After the first snowstorm of the season hit the Capital Region on Monday, November 8, Elizabeth Cook warmed the hearts of predominately first-time patrons to The Linda with an impressive array of originals and choice covers, good-natured fun and candid banter.
Flanked by upright bassist Bones Hillman and her husband, versatile electric guitarist Tim Carroll, Cook and her acoustic opened with the first three songs from her ’07 album “Balls.” In “Times Are Tough in Rock and Roll”, Cook displayed the gifts that have made her one of the most talked about singer-songwriters in recent memory. A native of Florida, she sings like a hybrid of Dolly Parton and Loretta Lynn, and writes songs that are vivid, wry and heartfelt – often in the same verse. She may not be a household name yet, but she can call the Grand Old Opry home, having played there over 300 times.
A quartet of songs from her recent album “Welder” followed, riveting the crowd. “Girlfriend Tonight” was a plaintive call for rekindling romance; “All the Time” melded a hook that was equal parts India and Appalachia; and the raucous “El Camino” dazzled with its account of an impressionable young woman falling in lust with someone who “wears shirts trippin’ on LSD,” only to wonder to herself, “If I wake up married, I’ll have to annul it/ Right now, my hands are in his mullet.” Yet the song that left everybody speechless was Cook’s sublime “Hillbilly Heroin Sister”, an account of unconditional love, sung in a voice that radiated with candor the struggle that a family faces with an addict. It is a song for our times.
Inspirations received their tribute with gusto. Cook’s “Dolly” examined the compromises foisted upon female country artists by record labels and marketing staffs. A rockin’ “Cash on the Barrelhead” (featuring some fine picking by Carroll and a thumping bass line by Hillman) was sent out to an ailing Charlie Louvin. A pair of songs addressed the recent death of Joyce Cook, the mother who had inspired in her young daughter a deep love of music: “Mama’s Funeral” captured the complex nature of loss without being maudlin, while a rendition of her mother’s torch song “I’m Beginning to Forget You” waltzed and hugged the heart.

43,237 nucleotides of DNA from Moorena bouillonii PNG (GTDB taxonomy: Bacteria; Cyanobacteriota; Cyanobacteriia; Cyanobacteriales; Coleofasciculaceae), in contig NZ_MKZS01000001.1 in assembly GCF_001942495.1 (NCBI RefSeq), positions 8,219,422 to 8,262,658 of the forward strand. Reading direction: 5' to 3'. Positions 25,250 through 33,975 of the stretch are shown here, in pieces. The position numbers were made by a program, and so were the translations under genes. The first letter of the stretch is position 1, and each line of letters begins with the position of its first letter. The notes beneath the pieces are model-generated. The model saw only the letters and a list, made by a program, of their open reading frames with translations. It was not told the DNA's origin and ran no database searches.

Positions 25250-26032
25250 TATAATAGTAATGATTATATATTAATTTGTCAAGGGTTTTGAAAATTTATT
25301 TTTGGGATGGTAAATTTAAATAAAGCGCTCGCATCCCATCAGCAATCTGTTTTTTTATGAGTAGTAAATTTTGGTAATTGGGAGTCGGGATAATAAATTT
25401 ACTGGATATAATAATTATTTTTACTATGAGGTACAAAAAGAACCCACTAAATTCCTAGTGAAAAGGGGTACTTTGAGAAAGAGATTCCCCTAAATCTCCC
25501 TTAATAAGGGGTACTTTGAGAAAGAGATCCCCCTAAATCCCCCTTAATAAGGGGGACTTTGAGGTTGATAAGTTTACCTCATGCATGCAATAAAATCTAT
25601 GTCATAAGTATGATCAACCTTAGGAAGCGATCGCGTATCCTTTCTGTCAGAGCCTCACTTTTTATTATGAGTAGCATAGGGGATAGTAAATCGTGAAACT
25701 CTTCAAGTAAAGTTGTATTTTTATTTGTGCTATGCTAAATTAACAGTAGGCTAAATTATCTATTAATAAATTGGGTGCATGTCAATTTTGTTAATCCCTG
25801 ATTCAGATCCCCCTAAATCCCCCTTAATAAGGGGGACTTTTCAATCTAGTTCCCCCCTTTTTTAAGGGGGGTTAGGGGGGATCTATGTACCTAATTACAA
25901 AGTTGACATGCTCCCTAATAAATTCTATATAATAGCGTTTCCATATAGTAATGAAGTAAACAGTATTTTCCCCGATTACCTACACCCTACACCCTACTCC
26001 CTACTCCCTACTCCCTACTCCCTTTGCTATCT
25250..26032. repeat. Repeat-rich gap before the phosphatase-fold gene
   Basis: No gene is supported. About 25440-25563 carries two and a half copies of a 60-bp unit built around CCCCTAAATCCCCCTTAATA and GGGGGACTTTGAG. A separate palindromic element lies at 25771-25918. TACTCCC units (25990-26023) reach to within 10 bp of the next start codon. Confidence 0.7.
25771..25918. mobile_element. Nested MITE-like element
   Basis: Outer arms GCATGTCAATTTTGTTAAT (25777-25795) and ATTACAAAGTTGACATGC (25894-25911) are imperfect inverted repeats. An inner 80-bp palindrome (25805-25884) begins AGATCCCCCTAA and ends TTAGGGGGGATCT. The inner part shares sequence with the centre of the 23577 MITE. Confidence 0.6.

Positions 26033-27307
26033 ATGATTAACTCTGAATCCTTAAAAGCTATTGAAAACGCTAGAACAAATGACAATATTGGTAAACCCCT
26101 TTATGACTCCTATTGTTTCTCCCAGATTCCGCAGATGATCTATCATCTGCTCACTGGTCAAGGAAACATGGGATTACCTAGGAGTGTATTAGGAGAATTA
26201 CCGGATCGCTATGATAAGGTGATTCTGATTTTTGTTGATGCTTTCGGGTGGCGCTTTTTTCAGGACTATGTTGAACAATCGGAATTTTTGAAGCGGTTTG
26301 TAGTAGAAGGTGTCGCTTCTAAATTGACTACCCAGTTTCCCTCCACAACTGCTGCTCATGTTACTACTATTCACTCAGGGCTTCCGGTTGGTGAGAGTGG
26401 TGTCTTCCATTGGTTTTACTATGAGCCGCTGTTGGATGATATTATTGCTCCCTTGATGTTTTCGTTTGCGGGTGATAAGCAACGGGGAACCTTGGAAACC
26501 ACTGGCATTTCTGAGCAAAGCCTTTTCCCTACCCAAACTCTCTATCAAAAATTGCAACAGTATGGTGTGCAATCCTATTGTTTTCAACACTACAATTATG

Yet this would not be an Elizabeth Cook show without some dancing. Toting clogs, she tore up the stage to her husband’s mighty fine train song “TG-V”, and wryly said afterwards that such moments constitute her “cardio workout” while being on the road. “Rock and Roll Man” from “Welder” had folks chair-dancing to a riff that Marc Bolan would have envied, while the title track to “Balls” had the women hooting to Elizabeth’s take on what it means to be 21st century woman fighting against chauvinism and stereotypes.
As an encore, Cook and company delivered a beguiling take on the Velvet Underground’s “Sunday Morning,” a song that seemed like it was written by Lou Reed for Cook and not Nico. Look forward to a radio broadcast of this concert on WAMC-FM this winter, and hear what all the buzz is about. Cook is the real deal.
Review by Fred Rudofsky
Photographs by Andrzej Pilarczyk